NEOSTIGMINE METHYLSULFATE

NEOSTIGMINE METHYLSULFATE
(nee-oh-stig'meen)
Prostigmin
Classifications: cholinergic agent; cholinesterase inhibitor;
Therapeutic: cholinesterase inhibitor

Pregnancy Category: C

Availability

1:1000, 1:2000, 1:4000 injection

Action

Produces reversible cholinesterase inhibition or inactivation. Has direct stimulant action on voluntary muscle fibers and possibly on autonomic ganglia and CNS neurons. Allows intensified and prolonged effect of acetylcholine at cholinergic synapses (basis for use in myasthenia gravis).

Therapeutic Effect

Produces generalized cholinergic response including miosis, increased tonus of intestinal and skeletal muscles, constriction of bronchi and ureters, slower pulse rate, and stimulation of salivary and sweat glands.

Uses

To prevent and treat postoperative abdominal distension and urinary retention; for symptomatic control of and sometimes for differential diagnosis of myasthenia gravis; and to reverse the effects of nondepolarizing muscle relaxants (e.g., tubocurarine).

Contraindications

Hypersensitivity to neostigmine, cholinergics; cholinesterase inhibitor toxicity; GI obstruction; ileus; bradycardia, hypotension; mechanical obstruction of intestinal or urinary tract; peritonitis; administration with other cholinergic drugs; pregnancy (category C), lactation.

Cautious Use

Recent ileorectal anastomoses; epilepsy; bronchial asthma; hepatic disease; bradycardia, recent coronary occlusion; vagotonia; hyperthyroidism; cardiac arrhythmias; renal failure; renal impairment; renal disease; peptic ulcer; seizure disorder.

Route & Dosage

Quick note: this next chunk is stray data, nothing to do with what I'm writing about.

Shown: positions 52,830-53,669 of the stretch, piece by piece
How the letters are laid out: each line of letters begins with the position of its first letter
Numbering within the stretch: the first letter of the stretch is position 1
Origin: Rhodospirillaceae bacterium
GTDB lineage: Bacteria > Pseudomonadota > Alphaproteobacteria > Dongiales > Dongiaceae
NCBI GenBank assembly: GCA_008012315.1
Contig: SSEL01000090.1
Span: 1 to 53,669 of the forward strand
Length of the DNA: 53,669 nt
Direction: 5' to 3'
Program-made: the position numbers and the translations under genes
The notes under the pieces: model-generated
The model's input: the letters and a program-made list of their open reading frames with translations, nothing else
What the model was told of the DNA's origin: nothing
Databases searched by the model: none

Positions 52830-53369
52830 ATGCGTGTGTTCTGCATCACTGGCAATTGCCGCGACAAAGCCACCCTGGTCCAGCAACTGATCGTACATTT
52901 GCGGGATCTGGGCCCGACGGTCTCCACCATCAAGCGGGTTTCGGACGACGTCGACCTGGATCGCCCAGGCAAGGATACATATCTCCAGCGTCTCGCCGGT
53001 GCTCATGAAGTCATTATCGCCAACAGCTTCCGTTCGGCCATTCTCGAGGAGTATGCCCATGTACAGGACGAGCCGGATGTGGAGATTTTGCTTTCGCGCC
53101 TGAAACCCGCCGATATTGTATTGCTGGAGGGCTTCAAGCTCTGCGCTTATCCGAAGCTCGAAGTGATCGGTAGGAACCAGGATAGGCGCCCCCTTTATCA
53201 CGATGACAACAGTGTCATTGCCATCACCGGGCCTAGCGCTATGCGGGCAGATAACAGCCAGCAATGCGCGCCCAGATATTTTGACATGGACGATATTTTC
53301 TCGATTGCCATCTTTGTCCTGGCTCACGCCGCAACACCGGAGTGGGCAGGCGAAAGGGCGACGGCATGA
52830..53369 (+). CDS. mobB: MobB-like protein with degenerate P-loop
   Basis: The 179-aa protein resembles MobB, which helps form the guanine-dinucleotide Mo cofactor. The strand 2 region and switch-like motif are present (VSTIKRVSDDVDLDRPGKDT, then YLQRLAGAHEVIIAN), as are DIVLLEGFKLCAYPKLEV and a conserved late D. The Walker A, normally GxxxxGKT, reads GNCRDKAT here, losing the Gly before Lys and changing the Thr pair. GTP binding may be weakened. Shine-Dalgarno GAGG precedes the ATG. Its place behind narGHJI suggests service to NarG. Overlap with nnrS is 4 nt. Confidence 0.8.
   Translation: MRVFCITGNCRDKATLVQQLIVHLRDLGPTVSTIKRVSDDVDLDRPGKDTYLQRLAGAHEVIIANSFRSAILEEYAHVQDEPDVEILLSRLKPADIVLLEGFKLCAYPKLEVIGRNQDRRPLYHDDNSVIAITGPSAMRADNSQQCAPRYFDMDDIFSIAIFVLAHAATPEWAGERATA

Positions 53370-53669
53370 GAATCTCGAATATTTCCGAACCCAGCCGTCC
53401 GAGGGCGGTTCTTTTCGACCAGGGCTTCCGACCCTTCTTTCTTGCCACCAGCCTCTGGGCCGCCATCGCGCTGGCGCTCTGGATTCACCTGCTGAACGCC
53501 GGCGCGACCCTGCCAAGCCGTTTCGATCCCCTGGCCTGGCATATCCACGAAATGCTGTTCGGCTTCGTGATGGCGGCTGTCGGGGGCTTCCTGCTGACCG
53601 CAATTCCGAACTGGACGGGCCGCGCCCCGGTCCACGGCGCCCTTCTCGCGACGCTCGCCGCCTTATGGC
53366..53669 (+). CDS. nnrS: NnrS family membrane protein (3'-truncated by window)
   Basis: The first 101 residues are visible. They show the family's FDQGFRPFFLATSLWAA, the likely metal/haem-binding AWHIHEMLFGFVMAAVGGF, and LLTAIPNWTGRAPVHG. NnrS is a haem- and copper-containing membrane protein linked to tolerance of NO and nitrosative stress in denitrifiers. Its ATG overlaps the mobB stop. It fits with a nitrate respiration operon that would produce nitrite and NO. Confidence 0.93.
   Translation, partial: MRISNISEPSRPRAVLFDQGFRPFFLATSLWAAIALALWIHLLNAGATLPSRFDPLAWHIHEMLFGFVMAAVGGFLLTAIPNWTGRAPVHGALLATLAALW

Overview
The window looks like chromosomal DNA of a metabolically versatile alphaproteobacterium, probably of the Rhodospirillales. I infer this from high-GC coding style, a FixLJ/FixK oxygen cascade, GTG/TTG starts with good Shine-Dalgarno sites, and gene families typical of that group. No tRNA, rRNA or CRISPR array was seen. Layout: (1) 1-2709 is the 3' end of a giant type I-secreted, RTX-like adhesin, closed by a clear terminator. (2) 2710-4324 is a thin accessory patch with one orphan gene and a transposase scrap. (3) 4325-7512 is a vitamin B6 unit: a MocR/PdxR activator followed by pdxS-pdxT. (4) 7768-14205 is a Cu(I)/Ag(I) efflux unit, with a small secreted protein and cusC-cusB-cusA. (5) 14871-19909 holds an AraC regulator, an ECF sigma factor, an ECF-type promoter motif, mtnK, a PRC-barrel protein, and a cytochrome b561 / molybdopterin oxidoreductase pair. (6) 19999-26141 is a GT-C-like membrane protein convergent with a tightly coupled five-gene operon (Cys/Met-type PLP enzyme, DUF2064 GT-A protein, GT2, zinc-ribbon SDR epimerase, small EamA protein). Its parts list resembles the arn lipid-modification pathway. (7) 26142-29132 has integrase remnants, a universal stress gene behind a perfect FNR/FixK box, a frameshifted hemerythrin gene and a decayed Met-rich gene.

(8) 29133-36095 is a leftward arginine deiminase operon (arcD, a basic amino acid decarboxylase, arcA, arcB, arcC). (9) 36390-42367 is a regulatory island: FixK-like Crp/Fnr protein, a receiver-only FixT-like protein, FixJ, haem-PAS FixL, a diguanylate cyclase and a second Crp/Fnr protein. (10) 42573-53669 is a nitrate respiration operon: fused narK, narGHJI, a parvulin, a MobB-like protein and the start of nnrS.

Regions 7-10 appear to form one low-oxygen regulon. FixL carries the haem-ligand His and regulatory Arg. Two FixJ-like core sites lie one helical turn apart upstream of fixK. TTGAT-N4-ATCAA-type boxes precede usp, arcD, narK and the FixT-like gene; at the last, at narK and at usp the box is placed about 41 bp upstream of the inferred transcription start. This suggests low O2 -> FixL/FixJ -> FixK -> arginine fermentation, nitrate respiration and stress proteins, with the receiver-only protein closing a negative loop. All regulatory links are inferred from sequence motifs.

Diagnosis of Myasthenia Gravis
Adult: IM 0.02 mg/kg
Child: IM 0.04 mg/kg

Treatment of Myasthenia Gravis
Adult: IM/SC 0.5–2.5 mg q1–3h (max 10 mg/d)
Child: IM/SC 0.01–0.04 mg/kg q2–4h

Reversal of Nondepolarizing Neuromuscular Blockade
Adult: IV 0.5–2.5 mg slowly (max dose 5 mg)
Child: IV 0.025–0.08 mg/kg
Infant: IV 0.025–0.1 mg/kg

Postoperative Distention and Urinary Retention
Adult: IM/SC 0.25 mg q4–6h for 2–3 d

Renal Impairment
Clcr 10–50 mL/min: use 50% of dose; <10 mL/min: use 25% of dose

Administration

Intramuscular/Subcutaneous
  • Note: 1 mg = 1 mL of the 1:1000 solution; 0.5 mg = 1 mL of the 1:2000 solution; 0.25 mg = 1 mL of the 1:4000 solution.
  • Give undiluted.
Intravenous

PREPARE: Direct: Give undiluted.  

ADMINISTER: Direct: Give at a rate of 0.5 mg or a fraction thereof over 1 min.  

Adverse Effects (≥1%)

Body as a Whole: Muscle cramps, fasciculations, twitching, pallor, fatigability, generalized weakness, paralysis, agitation, fear, death. CV: Tightness in chest, bradycardia, hypotension, elevated BP. GI: Nausea, vomiting, eructation, epigastric discomfort, abdominal cramps, diarrhea, involuntary or difficult defecation. CNS: CNS stimulation. Respiratory: Increased salivation and bronchial secretions, sneezing, cough, dyspnea, diaphoresis, respiratory depression. Special Senses: Lacrimation, miosis, blurred vision. Urogenital: Difficult micturition.

Interactions

Drug: Succinylcholine decamethonium may prolong phase I block or reverse phase II block; neostigmine antagonizes effects of tubocurarine; atracurium, vecuronium, pancuronium; procainamide, quinidine, atropine antagonize effects of neostigmine.